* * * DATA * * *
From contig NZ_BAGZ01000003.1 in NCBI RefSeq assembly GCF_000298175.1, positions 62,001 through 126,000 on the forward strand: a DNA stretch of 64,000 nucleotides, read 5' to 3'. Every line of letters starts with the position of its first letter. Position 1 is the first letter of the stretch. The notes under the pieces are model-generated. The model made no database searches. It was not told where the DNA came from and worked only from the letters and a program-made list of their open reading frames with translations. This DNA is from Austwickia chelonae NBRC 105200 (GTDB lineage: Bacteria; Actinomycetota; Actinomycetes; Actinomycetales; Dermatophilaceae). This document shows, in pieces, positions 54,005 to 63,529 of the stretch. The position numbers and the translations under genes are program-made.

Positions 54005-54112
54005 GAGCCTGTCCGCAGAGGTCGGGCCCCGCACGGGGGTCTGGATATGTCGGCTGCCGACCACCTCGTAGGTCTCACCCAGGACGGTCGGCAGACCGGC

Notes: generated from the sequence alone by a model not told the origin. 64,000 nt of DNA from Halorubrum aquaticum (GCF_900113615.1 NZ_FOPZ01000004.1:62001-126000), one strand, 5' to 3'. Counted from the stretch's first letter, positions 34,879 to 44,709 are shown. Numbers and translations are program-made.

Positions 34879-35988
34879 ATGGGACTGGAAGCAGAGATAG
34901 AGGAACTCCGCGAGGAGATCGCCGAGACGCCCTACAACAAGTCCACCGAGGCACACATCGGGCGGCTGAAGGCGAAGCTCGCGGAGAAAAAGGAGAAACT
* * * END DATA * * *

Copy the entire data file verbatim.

From contig NZ_BAGZ01000003.1 in NCBI RefSeq assembly GCF_000298175.1, positions 62,001 through 126,000 on the forward strand: a DNA stretch of 64,000 nucleotides, read 5' to 3'. Every line of letters starts with the position of its first letter. Position 1 is the first letter of the stretch. The notes under the pieces are model-generated. The model made no database searches. It was not told where the DNA came from and worked only from the letters and a program-made list of their open reading frames with translations. This DNA is from Austwickia chelonae NBRC 105200 (GTDB lineage: Bacteria; Actinomycetota; Actinomycetes; Actinomycetales; Dermatophilaceae). This document shows, in pieces, positions 54,005 to 63,529 of the stretch. The position numbers and the translations under genes are program-made.

Positions 54005-54112
54005 GAGCCTGTCCGCAGAGGTCGGGCCCCGCACGGGGGTCTGGATATGTCGGCTGCCGACCACCTCGTAGGTCTCACCCAGGACGGTCGGCAGACCGGC

Notes: generated from the sequence alone by a model not told the origin. 64,000 nt of DNA from Halorubrum aquaticum (GCF_900113615.1 NZ_FOPZ01000004.1:62001-126000), one strand, 5' to 3'. Counted from the stretch's first letter, positions 34,879 to 44,709 are shown. Numbers and translations are program-made.

Positions 34879-35988
34879 ATGGGACTGGAAGCAGAGATAG
34901 AGGAACTCCGCGAGGAGATCGCCGAGACGCCCTACAACAAGTCCACCGAGGCACACATCGGGCGGCTGAAGGCGAAGCTCGCGGAGAAAAAGGAGAAACT